Turn trash into cash, or at least into fertilizer that you can use in your garden. Help the environment by composting your organic waste. Take this quiz to see how much you know about composting.
Each year, Americans create about 210 million tons of trash.
About 57 percent of the garbage goes to municipal landfills.
The composting process breaks down organic material into usable and valuable finished compost or humus.
Soil is required for composting as a source of microorganisms.
Newsprint is organic waste, because it is made from trees.
Air is needed for composting as a source of oxygen.
The microorganisms eat the organic waste and break it down.
They need water to live.
Regular turning and watering of the composting material speeds up the process.
To aid decomposition, break up the large pieces of organic waste.
Bacteria, fungi and lots more feed on the composting material.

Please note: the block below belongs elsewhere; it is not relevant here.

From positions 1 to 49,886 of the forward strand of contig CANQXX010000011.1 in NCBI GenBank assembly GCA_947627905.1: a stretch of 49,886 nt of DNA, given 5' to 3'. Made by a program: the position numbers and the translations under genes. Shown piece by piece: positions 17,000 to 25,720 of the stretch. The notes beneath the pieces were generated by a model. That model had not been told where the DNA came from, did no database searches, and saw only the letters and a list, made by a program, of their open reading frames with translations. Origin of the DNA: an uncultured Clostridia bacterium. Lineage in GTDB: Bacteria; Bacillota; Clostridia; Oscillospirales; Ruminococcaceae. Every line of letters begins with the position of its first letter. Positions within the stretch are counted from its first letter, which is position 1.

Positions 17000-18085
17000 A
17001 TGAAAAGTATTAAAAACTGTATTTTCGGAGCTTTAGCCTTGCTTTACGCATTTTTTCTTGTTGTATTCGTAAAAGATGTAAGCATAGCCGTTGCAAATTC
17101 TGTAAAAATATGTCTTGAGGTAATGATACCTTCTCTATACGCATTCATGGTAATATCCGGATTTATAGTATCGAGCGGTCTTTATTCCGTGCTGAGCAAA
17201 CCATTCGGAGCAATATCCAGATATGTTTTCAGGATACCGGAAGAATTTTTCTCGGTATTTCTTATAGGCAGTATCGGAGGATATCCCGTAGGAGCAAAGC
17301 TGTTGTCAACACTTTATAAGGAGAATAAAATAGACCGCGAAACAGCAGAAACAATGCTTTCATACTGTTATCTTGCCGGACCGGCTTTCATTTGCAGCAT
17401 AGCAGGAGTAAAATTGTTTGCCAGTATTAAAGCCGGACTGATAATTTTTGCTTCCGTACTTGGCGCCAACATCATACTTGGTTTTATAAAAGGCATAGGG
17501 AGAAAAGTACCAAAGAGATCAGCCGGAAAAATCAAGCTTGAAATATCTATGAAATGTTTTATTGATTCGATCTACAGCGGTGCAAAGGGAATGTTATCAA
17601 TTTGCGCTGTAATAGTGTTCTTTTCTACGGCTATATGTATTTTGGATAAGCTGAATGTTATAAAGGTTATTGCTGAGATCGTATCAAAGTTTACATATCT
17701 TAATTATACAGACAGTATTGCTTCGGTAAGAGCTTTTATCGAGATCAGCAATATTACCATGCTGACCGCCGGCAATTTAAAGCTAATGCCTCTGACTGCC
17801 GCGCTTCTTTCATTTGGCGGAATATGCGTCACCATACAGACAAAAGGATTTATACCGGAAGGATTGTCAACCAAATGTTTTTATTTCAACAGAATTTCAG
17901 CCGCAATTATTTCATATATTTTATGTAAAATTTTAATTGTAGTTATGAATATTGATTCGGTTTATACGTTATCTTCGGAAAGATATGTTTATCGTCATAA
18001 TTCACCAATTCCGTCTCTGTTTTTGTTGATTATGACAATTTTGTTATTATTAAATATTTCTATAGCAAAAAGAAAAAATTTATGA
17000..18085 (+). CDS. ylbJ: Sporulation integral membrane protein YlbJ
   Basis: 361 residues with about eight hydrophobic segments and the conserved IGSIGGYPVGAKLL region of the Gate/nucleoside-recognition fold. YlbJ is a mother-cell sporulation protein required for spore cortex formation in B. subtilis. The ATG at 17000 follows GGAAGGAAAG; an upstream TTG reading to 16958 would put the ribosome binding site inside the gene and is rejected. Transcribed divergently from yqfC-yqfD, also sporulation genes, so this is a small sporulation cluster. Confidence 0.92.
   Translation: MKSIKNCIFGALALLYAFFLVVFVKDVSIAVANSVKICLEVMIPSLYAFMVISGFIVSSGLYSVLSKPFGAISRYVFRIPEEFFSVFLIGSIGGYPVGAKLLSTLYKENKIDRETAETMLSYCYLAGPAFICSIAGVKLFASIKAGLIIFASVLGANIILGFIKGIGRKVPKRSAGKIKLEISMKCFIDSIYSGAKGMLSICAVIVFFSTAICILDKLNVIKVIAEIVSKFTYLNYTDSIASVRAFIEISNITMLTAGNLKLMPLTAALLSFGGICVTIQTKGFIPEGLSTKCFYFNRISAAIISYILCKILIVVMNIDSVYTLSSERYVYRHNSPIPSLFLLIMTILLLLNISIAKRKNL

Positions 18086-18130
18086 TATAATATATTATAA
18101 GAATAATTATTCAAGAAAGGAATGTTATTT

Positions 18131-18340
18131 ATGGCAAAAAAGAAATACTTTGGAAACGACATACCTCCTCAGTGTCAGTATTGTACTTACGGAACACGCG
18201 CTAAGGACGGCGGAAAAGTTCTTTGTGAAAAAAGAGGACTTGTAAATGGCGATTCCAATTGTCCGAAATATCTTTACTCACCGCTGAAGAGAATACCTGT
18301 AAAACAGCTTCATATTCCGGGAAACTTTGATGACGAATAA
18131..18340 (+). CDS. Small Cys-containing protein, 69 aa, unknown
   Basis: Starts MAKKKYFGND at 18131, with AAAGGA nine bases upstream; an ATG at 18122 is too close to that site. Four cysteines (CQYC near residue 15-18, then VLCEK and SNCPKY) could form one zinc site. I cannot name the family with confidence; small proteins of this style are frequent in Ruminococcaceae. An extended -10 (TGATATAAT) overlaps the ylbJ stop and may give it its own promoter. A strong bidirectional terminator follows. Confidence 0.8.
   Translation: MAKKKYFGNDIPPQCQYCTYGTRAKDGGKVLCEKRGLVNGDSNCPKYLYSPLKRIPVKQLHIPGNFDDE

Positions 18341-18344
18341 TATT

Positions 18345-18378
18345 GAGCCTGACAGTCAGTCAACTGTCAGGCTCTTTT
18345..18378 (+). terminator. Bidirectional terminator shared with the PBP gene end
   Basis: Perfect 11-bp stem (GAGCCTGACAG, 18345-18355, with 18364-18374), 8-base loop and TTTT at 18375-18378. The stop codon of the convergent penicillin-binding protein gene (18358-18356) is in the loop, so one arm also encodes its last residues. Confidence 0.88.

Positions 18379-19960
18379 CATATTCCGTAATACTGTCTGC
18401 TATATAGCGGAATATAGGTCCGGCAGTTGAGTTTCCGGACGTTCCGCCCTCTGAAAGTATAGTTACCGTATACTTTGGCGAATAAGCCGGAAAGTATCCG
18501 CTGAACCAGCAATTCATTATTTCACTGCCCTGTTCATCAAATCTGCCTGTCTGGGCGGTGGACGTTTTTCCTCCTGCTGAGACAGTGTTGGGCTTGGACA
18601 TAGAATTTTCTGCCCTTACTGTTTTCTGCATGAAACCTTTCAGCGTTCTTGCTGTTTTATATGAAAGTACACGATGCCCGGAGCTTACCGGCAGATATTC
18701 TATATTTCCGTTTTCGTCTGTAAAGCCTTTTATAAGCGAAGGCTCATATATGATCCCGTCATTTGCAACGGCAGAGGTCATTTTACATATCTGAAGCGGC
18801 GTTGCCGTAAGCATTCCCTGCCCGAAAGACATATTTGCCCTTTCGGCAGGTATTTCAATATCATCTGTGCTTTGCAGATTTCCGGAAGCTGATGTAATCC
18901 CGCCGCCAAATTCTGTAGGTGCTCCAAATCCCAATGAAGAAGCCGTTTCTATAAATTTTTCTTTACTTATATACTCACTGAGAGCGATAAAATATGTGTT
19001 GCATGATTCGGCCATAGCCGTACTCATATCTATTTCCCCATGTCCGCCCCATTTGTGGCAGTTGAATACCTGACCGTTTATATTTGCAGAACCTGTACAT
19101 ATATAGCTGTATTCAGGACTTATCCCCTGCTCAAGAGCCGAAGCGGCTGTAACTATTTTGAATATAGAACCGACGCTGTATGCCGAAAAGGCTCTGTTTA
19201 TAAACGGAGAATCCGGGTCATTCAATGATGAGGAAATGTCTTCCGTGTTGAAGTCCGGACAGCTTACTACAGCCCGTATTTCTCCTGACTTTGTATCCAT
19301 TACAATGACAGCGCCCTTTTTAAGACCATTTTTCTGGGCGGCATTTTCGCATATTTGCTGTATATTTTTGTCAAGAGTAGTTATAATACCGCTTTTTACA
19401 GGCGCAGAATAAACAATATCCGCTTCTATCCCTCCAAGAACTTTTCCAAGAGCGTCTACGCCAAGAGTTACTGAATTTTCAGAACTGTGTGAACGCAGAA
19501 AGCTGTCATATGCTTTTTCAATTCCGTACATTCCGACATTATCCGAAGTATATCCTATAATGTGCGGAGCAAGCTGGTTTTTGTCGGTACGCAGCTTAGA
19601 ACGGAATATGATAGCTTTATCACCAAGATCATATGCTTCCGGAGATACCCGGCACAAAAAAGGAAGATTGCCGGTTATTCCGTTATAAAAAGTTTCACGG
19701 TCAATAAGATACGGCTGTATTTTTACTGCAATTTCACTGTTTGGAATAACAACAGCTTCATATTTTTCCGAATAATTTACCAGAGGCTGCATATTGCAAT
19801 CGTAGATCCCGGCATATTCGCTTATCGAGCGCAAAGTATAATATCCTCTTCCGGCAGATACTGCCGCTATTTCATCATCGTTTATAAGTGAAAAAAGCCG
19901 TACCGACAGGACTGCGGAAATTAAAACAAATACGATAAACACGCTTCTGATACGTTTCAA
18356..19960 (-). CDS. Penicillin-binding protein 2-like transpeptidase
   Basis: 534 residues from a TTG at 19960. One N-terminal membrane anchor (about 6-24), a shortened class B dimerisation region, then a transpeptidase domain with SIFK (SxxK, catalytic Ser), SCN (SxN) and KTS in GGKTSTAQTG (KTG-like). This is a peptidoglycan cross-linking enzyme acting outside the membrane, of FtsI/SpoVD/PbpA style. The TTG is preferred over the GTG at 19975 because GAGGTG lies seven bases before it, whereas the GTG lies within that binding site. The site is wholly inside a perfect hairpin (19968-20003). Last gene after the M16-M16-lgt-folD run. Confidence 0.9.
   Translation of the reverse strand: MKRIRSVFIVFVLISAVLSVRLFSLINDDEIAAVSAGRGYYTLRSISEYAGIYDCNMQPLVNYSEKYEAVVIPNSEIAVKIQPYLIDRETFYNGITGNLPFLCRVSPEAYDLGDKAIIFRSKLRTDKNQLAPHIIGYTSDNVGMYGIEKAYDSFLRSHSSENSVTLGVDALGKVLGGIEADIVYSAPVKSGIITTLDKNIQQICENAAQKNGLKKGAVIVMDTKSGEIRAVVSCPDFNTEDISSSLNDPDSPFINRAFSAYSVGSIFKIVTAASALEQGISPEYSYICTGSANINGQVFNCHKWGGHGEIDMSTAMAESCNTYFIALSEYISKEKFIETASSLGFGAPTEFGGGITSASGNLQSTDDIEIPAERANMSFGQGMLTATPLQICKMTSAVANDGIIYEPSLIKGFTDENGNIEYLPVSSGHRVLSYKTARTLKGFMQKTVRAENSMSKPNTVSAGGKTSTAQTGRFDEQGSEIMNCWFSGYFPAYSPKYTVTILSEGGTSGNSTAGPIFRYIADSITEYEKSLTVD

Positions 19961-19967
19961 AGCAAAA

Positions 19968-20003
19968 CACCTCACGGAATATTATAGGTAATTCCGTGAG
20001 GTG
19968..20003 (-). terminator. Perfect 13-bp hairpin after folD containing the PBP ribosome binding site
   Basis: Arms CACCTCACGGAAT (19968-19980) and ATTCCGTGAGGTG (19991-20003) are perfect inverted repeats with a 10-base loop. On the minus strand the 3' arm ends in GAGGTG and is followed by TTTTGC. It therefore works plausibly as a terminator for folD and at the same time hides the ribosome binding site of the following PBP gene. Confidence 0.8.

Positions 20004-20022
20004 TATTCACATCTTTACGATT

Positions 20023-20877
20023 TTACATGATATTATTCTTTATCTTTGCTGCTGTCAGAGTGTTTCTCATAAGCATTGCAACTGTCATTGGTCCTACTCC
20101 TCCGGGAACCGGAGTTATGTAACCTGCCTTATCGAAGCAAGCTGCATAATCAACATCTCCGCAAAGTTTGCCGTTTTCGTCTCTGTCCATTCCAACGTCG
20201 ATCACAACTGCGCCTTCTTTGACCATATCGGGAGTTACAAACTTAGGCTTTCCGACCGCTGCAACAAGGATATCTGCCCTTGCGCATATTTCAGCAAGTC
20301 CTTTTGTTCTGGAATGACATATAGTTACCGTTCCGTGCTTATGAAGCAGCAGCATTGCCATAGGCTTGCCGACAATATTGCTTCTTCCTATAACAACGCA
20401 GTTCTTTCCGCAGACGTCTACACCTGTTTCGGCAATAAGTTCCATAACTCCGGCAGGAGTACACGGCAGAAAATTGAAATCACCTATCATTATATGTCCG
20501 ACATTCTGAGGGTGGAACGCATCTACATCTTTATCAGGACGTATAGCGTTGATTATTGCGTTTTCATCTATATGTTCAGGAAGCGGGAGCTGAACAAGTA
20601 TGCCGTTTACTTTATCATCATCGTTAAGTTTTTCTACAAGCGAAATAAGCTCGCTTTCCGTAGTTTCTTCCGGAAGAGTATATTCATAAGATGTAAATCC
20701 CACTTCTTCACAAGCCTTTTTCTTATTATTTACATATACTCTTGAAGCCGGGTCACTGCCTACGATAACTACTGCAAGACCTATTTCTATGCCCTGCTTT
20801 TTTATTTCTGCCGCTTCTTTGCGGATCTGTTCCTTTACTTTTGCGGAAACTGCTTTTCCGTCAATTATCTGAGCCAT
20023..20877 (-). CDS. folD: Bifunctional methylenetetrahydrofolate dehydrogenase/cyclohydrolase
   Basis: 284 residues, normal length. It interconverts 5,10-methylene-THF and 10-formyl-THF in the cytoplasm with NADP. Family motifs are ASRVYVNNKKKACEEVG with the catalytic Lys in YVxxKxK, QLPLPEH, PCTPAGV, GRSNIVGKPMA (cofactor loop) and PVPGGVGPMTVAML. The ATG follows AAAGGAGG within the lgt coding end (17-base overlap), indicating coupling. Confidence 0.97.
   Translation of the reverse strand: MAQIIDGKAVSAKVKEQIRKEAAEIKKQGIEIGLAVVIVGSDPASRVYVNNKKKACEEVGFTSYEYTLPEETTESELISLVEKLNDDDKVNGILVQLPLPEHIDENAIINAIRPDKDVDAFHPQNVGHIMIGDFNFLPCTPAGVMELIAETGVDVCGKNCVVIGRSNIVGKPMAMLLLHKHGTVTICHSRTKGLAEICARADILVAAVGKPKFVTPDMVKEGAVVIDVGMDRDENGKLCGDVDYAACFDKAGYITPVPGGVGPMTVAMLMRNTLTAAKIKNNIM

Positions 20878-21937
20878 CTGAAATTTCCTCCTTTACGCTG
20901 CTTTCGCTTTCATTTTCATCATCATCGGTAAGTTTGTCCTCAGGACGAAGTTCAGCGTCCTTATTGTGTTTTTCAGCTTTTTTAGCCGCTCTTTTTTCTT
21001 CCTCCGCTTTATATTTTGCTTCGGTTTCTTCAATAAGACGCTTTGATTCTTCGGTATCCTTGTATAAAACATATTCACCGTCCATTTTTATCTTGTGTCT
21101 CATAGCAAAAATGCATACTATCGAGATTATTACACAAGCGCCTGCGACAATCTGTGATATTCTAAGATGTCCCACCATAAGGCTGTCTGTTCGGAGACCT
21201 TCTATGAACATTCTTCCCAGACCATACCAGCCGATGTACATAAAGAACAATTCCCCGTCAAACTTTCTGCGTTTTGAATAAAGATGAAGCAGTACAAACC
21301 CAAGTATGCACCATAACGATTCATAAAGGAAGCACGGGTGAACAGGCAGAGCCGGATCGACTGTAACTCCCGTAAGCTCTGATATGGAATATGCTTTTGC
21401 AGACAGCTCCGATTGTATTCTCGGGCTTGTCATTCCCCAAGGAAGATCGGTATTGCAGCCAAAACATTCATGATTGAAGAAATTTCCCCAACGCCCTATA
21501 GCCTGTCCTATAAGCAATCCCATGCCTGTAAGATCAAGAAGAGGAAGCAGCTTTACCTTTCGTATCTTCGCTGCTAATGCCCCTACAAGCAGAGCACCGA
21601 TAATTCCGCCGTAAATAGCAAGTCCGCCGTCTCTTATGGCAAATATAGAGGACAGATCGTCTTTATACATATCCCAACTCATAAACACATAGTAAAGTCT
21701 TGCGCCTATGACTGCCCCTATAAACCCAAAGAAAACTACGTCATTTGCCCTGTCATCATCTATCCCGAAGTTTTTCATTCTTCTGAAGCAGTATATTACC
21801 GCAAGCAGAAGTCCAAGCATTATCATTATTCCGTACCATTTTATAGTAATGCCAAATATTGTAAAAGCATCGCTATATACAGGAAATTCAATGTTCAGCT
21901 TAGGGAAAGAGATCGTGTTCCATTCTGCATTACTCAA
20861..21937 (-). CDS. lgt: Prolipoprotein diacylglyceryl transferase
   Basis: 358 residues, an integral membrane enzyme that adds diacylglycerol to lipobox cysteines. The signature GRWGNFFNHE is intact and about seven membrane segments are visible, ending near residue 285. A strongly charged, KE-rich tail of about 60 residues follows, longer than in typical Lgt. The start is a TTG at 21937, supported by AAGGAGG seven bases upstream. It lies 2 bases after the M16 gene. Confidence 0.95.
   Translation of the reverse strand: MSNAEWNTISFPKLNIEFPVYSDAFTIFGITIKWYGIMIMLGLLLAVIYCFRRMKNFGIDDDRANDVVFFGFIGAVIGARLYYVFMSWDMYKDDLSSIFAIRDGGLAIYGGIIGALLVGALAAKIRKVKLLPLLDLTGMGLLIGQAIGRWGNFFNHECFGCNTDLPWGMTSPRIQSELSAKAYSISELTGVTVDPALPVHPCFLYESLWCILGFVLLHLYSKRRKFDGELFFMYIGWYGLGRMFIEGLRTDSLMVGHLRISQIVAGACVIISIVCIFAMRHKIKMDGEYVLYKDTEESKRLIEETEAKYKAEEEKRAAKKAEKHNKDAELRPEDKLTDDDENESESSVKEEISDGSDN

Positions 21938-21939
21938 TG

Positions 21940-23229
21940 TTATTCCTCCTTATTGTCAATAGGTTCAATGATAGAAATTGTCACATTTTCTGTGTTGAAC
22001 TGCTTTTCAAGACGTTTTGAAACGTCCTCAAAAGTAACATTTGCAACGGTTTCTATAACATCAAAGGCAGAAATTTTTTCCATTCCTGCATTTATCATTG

The compost heap may stink.
Your HOA may have specific guidelines for the location of a compost pile on your property.
Too much wind may dry out the material or cause it to scatter.
A compost structure may be anything from a heap of material to a concrete block structure.
They may cause a foul odor, but may be composted.
Do not compost any type of human or animal waste.
These waste products may carry diseases or parasites.
The ashes may be toxic to the microorganisms necessary for composting.
When the temperature of the composting material is below 100 degrees F (36 degrees C), it may be considered to be "done."